Money for something
The Timbit eating contest in the University Community Centre yesterday represented more than a passion for delightful balls of dough and the ability to eat quickly without utensils it was a creative tactic to raise money for a charity.
In fact, the contest was one small drive in a new type of fundraising that seems to be taking off at Western and within the larger community. Charities are realizing that they have to compete with many other organizations for donations and the way to come out on top is by being as creative in their fundraising efforts as possible.
Western has seen its share of creative and sometimes outrageous acts in the name of charity. Sorority hop-scotchs, hot dog stands, juggling marathons, sub-eating contests, rowing regattas and Salsa dancing have all been held over the past two years for various beneficiaries. The events have been eye-catching and generate interest among students.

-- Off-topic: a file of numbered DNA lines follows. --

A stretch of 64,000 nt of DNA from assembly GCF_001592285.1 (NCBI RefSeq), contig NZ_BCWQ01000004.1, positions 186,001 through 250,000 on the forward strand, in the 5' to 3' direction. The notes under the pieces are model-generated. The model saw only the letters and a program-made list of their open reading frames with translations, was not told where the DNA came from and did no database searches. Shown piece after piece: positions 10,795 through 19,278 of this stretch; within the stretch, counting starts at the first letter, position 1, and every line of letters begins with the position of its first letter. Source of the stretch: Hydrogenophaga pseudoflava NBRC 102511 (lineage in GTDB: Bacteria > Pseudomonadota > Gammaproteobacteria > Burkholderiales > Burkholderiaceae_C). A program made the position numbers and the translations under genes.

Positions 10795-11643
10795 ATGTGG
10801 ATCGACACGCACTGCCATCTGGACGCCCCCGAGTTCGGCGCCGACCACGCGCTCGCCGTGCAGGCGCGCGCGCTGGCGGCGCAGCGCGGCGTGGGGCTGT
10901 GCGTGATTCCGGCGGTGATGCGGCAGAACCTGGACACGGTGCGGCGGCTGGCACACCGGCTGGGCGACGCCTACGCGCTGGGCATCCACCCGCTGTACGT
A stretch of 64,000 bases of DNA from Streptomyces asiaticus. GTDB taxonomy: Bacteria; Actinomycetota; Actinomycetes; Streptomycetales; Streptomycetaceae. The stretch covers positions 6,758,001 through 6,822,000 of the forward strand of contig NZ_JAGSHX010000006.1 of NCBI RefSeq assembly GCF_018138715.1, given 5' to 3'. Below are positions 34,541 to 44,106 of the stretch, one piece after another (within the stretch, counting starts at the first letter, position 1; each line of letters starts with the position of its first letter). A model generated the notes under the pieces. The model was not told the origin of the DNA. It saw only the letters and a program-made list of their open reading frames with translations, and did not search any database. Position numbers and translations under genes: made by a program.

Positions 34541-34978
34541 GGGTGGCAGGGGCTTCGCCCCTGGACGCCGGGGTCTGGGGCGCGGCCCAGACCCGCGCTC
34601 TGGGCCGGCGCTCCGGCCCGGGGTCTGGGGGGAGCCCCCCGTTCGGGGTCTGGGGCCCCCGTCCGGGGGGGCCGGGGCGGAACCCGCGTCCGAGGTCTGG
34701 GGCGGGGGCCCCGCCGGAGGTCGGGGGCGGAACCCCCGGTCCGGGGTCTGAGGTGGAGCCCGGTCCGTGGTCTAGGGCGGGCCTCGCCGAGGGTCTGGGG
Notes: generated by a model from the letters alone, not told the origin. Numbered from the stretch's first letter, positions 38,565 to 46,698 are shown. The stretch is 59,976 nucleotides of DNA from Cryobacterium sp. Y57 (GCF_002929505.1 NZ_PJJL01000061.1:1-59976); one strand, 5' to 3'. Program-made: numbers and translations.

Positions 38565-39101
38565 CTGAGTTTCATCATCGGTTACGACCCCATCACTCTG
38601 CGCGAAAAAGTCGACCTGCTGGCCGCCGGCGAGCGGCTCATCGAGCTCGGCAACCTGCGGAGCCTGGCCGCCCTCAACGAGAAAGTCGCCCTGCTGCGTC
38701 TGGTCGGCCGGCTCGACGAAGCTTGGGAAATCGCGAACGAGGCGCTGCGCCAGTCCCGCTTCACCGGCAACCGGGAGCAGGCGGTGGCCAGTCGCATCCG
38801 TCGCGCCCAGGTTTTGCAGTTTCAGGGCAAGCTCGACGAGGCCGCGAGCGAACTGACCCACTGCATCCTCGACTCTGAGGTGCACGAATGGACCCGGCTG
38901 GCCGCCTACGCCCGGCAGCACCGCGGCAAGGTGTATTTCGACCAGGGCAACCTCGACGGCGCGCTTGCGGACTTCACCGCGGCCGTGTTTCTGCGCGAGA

Another important part of charity fundraising nowadays is corporate sponsorship. Whether it is Tim Horton's supplying donuts or another company throwing in free refreshments at the end of a race, corporations play a huge part in the success of events. And their generosity does not go unnoticed. Not only do companies benefit from advertising when they donate to charitable events, other people may associate a company's name with giving.
Door-to-door canvasing is not the best way to raise money in the '90s. People are more willing to give if they can get something in return. This is something veterans have known for years as they continue to sell poppies for Remembrance Day. Charities holding draws, providing entertainment, giving ribbons or donating small tokens may achieve greater results.
One only has to look at the success of charities in this community which hold super-draws, giving purchasers a chance to win homes, trips and cars with the purchase of one $100 ticket. There have been five such lotteries in London over the past two years, putting thousands and thousands of dollars into the community. People are more willing to donate their money but if they win nothing they still feel good they were able to contribute to a cause of their choice.
It's unfortunate that charities have to pander in this manner. It's too bad people do not open their pockets without the lure of boats and Club Med vacations. But with so many worthy organizations competing for people's dollars, they want more bang for their buck. Even if that buck is tax deductible.